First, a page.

I’m having a hard time being objective about this one. The 1996 Matilda, other than maybe the OG Willy Wonka, is the perfect Roald Dahl adaptation. But I tried really hard, and here’s where I landed: if you saw Matilda the Musical, this is a great adaptation. But if you’re a fan of the 1996 movie, this film is missing the magic that one captured.
For the non Matilda stans, here’s what you need: Matilda Wormwood (Alisha Weir) is a gifted child, by age 6 capable of reading books like Moby Dick and Jane Eyre. Matilda’s brilliance is stifled by almost every adult. Her parents Harry (Stephen Graham) and Mrs. (Andrea Riseborough) Wormwood are more interested in looking pretty and conning their way onto TV or into money. And at school, the scary principal Miss Trunchbull (Emma Thompson) transforms her Olympic shotput and hammer throw lessons into a prison bootcamp for children to only follow rules. Matilda’s lone brightspot, outside of nice librarian Mrs. Phelps (Sindhu Vee), is Miss Honey (Lashana Lynch), the girl’s sweet teacher who nutures Matilda’s wonderful mind to achieve its maximum potential.
For a Roald Dahl musical, Matilda is pretty good. The songs carry that layer of world weary meanness, giving them the edge that the Dahl story has. The thought of all these adults singing about what a “mistake” Matilda is comes across as daring as it did in 1996. The dance numbers, as the movie goes on, become more elaborately choreographed, looking better and better, and mostly with a bunch of between 6 and 15 year olds, nice! Emotionally, the movie is faithful to Matilda’s roots: the cruel nature of the parents transforms the kids songs into much sadder, darker fare, forced to adapt to bad grownups who don’t want them, but persevering nonetheless. Matilda the Musical does capture some of that weird essence a great Dahl story has, always mixing the real and the surreal. Also helping is a “Nanny McPhee unhinged” performance from Emma Thompson, using incredible eye acting to enhance the story.
I think what’s missing though might be a cultural shift from an American story to a British story. Danny DeVito’s 1996 adaptation contains within it an inherent sweetness that makes the movie more of a kids version of a superhero movie. Plus, the movie carries a more simple, straightforward characterization, with most adults being either totally good or totally bad and the kids being totally good to make it easy for a kid to follow along but for an adult to have a good nostalgic laugh at. The 2022 British iteration of Matilda provides some more character shading on the outer characters and less on the lead. Some of the older kids are a bit meaner, and as much as I liked Lashana Lynch’s Miss Honey, she’s much more of a sadder character and harder to see as a truly heroic figure, which only Matilda really is. The toughest part of the musical though is that poor Alisha Weir has no shot to live up to Matilda past. The story writes her as mostly as Anakin Skywalker like righteously mean toward adults that makes her just a bit annoying and one note as she stands up to her parents or Trunchbull. She’s going to be compared to the perfectly cast Mara Wilson, up there in the pantheon of kid performances in the 90s with Macaulay Culkin and Haley Joel Osment, who was also given a more complex Matilda Wormwood to play than Alisha Weir.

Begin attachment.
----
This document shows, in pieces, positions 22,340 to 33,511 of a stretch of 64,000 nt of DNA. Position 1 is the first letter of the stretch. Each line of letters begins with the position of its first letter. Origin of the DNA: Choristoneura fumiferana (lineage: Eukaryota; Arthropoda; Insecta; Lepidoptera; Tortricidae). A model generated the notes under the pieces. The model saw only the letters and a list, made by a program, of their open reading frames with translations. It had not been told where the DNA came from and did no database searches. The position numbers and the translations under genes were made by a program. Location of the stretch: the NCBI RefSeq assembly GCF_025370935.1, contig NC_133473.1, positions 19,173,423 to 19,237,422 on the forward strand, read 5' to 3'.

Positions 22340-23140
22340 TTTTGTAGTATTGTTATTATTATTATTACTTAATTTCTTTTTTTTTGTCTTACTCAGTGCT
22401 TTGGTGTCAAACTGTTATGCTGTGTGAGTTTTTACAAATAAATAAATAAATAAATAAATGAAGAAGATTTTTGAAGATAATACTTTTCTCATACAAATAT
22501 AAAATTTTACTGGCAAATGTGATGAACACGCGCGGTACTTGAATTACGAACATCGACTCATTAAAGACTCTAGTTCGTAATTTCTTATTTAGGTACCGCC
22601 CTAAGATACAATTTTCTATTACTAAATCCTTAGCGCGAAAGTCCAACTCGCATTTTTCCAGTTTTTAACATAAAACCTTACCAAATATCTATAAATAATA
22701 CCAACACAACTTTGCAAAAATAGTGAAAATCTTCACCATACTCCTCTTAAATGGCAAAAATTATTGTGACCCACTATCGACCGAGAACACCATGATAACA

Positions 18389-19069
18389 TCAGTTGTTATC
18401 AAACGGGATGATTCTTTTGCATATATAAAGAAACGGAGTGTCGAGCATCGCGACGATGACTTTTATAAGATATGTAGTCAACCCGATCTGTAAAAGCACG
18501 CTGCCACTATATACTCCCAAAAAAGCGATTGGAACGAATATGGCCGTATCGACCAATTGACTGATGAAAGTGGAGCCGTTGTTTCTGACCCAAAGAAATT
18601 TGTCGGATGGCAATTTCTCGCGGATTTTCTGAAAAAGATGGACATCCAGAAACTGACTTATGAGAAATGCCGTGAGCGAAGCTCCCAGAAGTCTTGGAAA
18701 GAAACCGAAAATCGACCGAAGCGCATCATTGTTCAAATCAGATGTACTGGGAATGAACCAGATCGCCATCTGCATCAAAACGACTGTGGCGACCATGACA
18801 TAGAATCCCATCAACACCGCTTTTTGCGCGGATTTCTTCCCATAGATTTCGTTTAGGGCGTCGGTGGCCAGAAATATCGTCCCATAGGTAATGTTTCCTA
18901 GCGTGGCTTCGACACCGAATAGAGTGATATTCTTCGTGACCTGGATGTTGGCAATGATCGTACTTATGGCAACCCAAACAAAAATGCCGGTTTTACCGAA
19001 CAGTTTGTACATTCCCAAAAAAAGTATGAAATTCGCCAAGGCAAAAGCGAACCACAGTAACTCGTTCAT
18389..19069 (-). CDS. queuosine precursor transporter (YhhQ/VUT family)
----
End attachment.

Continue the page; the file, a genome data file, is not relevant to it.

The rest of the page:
So, if you’re in the mood for a Roald Dahl musical and you don’t have a Disney Plus account to watch James and the Giant Peach, give Netflix’s Matilda the Musical a go. It’s still a fun time for kids, and could make them excited for more stuff like that. Then, you spring the 1996 version on them, making it the build up. That’s it! Matilda the Musical is the stepping stone movie that kids need to get to the great stuff, like Nightbooks is for early horror afficionados.